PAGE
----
Language Design

Unless you are a programmer that only follows specifications written by others when you program, you have designed several languages already, even if you didn't think of it that way. "But I haven't written any programming languages," you say. "I don't even know how an interpreter or compiler works." But that is not what I mean. Let me explain.

Whenever you work with your computer, you are using one or more languages. Languages define the way you as a user interact with components in the computer, and how components interact with each other. "I have actually implemented a couple of user interfaces. Is that what you mean?" Yes. "And one of my programs could be configured with a property file. Do you mean the property file is a language too?" Almost. I would say the property file is written in a language of your design, but the property file itself is a component in the software architecture, not a language. The property language is also implemented by the application reading the file. "But I was only using the standard Java property file format. I didn't design anything." Yes you did. You choose the parameters and what impact they will have on the application. Your property language is, as you correctly point out, an extension of the standard Java property files, but also a unique language. It would be impossible to interpret the meaning of your properties with only the Java property file definition as a reference.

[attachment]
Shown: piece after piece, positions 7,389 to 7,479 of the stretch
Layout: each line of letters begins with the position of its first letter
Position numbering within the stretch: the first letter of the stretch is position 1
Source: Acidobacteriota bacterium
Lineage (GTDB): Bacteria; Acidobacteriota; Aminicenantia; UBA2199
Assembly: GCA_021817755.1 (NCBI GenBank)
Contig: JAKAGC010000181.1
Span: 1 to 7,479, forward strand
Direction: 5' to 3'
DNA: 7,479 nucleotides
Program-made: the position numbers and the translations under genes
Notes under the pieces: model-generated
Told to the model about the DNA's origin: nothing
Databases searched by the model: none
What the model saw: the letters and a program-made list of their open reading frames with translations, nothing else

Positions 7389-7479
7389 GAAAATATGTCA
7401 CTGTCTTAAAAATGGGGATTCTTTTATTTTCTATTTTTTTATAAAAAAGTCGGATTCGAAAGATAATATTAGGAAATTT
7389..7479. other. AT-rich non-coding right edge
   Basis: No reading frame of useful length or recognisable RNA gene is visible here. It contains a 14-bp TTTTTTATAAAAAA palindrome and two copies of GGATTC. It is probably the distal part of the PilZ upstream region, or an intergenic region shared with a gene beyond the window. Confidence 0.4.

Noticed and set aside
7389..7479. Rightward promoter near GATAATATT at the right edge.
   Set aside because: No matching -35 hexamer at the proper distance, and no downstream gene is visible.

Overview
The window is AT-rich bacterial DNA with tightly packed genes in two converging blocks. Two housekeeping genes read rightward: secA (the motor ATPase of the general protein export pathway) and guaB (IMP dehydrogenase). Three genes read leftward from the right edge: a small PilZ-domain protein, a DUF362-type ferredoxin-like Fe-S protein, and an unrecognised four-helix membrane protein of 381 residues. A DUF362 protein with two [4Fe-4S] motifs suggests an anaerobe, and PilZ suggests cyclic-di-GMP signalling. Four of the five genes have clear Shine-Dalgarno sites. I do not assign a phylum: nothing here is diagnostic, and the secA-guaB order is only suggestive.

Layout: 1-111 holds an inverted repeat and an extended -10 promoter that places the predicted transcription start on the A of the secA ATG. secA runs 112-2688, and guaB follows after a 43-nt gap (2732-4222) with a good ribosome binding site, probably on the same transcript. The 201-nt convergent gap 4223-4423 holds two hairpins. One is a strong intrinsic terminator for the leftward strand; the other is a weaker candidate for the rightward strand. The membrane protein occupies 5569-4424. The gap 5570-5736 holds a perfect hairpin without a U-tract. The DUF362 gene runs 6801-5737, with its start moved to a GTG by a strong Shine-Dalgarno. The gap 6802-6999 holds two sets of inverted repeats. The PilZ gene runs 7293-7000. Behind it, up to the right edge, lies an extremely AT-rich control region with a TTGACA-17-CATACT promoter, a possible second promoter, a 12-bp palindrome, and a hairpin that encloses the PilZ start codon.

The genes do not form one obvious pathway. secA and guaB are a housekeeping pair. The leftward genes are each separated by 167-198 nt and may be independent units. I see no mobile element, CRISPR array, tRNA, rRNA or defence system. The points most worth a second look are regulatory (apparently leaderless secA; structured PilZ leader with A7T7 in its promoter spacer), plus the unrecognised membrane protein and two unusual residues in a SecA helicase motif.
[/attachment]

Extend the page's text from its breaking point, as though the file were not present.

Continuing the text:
When designing a language, I start to think about what I want to be able to do with the language. I write some statements a potential user would write, or think through a couple of use cases. At the same time, I start to define the nouns and verbs in the language with a model of the terminology used. The language then evolves to handle all requirements from the initial user. I always have an initial user, or I would not design the language at all. The hard part is then to make the language useful for others. If I only have one user, I will have to guess where to generalize and when to specialize. I definitely want to be as specific as possible, or the users will find the language useless for its purpose.

Then, if not earlier, comes the question if the language should be a standalone language with its own syntax and semantics or if it should extend some existing language. In the latter case it could be a programming language API, an XML schema, a GUI, a BEEP protocol, and so on. Another decision is if the language should be defined using a formal language like IDL or ASN.1, or if the language should have an informal description only. In the extreme case, a new formal language description language is developed in parallel. Another popular way to describe the language is to write an interpreter for it using itself, but this only work for Turing complete languages, and probably needs an informal description as well, for anyone to understand it.

The conclusion is that whenever you write a program on your computer, you implement some language at the same time. It doesn't have to be a state of the art generic programming language with the latest type theory, even a simple graphical user interface counts. If you always know which language you are implementing, you have come a long way towards being a successful programmer.

And now something to think about. If the property file is a component, which language does it implement? "Sigh, I don't know. Wait! Don't tell me. It is extending one of my other languages, right?" Right.

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